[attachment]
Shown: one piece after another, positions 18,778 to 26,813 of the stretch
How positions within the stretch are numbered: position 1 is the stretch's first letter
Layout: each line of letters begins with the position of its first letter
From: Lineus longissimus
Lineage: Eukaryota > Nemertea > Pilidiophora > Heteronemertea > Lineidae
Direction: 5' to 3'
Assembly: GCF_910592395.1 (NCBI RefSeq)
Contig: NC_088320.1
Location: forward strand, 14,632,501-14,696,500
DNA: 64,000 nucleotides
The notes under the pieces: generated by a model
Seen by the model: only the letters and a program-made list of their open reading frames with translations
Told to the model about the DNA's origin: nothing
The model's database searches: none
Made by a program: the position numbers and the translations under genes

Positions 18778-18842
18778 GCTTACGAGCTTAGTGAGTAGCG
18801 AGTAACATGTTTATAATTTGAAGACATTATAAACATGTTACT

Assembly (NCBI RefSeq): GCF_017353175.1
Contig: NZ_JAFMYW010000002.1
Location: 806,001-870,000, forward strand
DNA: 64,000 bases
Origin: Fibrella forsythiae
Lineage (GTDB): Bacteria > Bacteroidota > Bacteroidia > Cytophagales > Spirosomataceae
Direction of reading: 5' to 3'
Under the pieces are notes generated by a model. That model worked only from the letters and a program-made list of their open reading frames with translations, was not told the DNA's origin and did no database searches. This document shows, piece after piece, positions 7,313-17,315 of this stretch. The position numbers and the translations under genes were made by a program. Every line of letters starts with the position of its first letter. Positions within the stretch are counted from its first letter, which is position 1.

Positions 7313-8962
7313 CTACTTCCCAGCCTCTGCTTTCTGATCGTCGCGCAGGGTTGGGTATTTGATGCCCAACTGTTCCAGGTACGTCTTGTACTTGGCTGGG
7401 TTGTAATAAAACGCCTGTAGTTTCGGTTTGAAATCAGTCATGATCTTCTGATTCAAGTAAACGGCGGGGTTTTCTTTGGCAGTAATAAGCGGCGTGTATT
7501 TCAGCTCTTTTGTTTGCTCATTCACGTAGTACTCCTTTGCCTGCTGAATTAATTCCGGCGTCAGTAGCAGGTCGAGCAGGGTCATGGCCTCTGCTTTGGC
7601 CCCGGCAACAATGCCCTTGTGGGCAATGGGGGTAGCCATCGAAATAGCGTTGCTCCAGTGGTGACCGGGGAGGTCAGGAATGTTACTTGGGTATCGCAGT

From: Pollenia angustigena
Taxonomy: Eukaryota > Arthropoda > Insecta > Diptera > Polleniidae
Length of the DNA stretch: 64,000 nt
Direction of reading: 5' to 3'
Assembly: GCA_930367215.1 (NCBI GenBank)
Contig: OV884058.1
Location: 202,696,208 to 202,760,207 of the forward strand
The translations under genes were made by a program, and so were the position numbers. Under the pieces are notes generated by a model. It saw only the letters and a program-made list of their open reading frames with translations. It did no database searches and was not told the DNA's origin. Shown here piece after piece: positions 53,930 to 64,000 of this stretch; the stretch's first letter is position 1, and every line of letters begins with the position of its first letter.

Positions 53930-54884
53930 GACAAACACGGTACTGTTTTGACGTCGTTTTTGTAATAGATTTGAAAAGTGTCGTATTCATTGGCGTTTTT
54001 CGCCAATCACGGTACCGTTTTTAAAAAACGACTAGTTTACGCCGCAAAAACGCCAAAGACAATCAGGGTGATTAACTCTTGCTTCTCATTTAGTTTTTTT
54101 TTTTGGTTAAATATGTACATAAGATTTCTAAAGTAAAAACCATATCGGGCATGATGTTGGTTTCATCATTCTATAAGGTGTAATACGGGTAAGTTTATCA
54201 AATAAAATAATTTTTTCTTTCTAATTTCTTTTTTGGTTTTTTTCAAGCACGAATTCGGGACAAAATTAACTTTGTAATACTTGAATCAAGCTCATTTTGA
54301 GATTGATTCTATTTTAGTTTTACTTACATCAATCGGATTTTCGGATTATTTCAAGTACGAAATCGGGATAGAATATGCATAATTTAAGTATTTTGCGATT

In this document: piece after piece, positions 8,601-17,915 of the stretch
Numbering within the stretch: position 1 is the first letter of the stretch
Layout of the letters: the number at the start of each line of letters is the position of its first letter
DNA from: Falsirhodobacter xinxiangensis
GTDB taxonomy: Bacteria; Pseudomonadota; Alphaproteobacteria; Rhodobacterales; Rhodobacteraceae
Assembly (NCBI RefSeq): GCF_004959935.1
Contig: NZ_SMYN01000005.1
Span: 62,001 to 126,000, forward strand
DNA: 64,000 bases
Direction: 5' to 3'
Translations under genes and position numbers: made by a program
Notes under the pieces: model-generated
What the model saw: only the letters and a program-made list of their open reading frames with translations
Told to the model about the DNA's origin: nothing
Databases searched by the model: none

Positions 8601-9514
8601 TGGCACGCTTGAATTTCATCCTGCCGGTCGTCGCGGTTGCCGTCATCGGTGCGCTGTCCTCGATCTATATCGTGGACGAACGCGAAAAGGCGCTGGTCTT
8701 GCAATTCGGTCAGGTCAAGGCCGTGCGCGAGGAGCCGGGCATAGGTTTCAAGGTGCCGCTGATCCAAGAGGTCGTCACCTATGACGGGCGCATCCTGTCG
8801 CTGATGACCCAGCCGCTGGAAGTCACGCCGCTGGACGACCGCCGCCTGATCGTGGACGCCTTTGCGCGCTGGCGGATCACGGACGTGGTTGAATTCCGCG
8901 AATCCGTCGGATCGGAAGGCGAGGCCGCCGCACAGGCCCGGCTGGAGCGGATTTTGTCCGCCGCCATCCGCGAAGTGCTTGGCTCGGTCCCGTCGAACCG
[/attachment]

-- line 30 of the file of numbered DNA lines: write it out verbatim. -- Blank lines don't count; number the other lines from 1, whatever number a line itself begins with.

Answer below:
7501 TCAGCTCTTTTGTTTGCTCATTCACGTAGTACTCCTTTGCCTGCTGAATTAATTCCGGCGTCAGTAGCAGGTCGAGCAGGGTCATGGCCTCTGCTTTGGC